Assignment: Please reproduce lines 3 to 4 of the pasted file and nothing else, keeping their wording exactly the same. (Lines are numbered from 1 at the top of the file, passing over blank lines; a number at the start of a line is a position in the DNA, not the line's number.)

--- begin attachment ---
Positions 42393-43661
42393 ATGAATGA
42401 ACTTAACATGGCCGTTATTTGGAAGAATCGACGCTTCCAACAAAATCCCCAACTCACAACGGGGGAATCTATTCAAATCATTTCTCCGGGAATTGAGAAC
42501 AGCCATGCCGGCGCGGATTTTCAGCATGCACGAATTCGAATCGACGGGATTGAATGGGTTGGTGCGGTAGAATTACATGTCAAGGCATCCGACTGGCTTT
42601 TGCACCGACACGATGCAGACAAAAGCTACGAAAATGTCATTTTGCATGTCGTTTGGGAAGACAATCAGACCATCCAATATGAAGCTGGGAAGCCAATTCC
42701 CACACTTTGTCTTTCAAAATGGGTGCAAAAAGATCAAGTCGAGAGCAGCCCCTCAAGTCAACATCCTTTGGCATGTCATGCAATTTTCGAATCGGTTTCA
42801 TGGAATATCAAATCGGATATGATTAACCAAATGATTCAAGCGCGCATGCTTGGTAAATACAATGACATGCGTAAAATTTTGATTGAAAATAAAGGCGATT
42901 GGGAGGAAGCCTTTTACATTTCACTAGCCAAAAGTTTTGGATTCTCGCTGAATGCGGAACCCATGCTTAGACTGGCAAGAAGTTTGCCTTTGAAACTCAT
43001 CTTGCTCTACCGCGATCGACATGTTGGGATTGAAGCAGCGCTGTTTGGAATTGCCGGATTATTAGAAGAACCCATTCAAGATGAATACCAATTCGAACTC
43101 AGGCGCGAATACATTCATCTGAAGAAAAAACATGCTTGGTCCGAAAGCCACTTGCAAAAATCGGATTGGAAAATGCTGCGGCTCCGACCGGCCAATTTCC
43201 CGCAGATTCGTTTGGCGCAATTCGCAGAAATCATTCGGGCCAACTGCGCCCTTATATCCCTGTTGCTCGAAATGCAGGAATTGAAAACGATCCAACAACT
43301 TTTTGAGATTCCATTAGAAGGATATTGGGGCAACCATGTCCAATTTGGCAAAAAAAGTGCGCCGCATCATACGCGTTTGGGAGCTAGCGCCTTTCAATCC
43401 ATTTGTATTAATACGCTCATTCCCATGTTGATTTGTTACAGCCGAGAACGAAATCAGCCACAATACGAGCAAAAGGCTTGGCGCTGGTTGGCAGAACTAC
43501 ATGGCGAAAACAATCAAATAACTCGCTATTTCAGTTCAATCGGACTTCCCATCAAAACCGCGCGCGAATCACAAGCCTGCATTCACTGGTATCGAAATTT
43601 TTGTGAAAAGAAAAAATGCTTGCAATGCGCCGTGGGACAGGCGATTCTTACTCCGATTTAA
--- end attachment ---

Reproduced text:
42401 ACTTAACATGGCCGTTATTTGGAAGAATCGACGCTTCCAACAAAATCCCCAACTCACAACGGGGGAATCTATTCAAATCATTTCTCCGGGAATTGAGAAC
42501 AGCCATGCCGGCGCGGATTTTCAGCATGCACGAATTCGAATCGACGGGATTGAATGGGTTGGTGCGGTAGAATTACATGTCAAGGCATCCGACTGGCTTT